Don’t ascribe attributes — good or bad — based solely on appearance. You know not to judge a book by its cover. And yet, pit bull lovers are quick to refer to these dogs as smart, loving, snuggly, fiercely loyal, great with kids, athletic, etc, etc. Pit bull haters are equally quick to describe them as aggressive, tenacious, and unpredictable. Neither camp is right. Most dogs labeled as pit bulls are actually mixed breed dogs of varying genetic composition — the majority don’t even have a trace of APBT or Staffordshire Terrier in their bloodlines. If that’s the case, then how can it be logical to assume behaviors, good or bad, based on guesswork and physical appearance? This is a hard pill to swallow, even for me. But if we allow ourselves to make blanket positive generalizations about a diverse group of dogs who share some basic physical traits, why do we think it’s fair to criticize others for doing the same, but casting a negative light?

This list could go on: why you shouldn’t assume a dog was a fighting dog or a bait dog. Why the difference between those two doesn’t matter. Why you’re doing more harm than good when you cite fierce loyalty and love of owner. Why it’s crazy to talk about pit bull type dogs being bred for generations for any purpose at all, when in reality most pit bull type dogs are mixed breeds resulting from accidental litters.

In the end, I want to leave you with a little game. One of the dogs in these photos is half American Staffordshire Terrier, and the other one is 1/4 to 1/2 English Pointer. Care to guess which is which?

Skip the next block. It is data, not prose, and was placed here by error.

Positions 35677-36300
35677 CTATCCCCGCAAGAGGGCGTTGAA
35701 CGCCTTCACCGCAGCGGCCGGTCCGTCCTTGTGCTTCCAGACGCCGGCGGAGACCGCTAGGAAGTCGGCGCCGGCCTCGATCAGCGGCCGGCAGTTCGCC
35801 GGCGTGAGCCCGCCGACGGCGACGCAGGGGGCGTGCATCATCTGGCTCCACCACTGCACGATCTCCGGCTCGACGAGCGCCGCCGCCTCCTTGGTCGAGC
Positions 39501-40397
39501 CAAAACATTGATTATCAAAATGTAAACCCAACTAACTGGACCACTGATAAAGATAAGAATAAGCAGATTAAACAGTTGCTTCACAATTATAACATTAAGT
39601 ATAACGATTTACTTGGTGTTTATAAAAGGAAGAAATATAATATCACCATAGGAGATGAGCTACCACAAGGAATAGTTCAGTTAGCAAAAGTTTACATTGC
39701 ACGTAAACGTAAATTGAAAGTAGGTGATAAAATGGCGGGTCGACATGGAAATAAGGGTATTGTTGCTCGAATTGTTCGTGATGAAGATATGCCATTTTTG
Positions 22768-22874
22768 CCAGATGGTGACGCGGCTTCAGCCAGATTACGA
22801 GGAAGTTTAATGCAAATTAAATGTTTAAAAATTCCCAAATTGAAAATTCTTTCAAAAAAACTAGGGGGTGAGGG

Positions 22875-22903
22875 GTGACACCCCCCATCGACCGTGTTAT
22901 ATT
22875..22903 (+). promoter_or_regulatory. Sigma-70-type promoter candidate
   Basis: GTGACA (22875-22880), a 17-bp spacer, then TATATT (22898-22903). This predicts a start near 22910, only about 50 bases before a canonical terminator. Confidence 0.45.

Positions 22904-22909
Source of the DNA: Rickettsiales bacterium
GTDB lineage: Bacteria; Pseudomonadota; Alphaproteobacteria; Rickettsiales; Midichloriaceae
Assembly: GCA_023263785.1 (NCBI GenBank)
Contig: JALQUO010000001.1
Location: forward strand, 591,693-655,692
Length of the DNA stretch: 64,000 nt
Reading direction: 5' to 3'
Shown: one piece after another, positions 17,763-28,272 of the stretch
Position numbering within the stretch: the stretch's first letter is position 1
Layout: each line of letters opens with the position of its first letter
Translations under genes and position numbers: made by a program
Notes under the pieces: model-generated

Little Zee’s Fabulous Four Adoption Special at MCHS!!

Hey guys, it’s me Chick, your favorite pit bull! And have I got great news for you!!

Tomorrow is National Pit Bull Awareness Day, and in honor of that, my former foster sister Little Zee and I have put our giant brains together and sponsored a special adoption event at the Montgomery County Humane Society!

You may recall when we did a special fundraiser for Little Zee’s medical care. Well we raised much more than we needed, and Zee generously agreed to use some of her extra monies to sponsor the adoption fees of a few other very special pit bull type dogs at her very own shelter of origin, MCHS. For a limited time only, all adoption fees are sponsored for Little Zee’s Fabulous Four — that means you can adopt one of Zee’s custom-selected pit bulls for free, and only pay the $25 microchip fee. And these lovely dogs are all spayed/neutered, tested for heartworm and other ickies, vaccinated, and come with Little Zee’s stamp of approval. Wowza, what a deal!!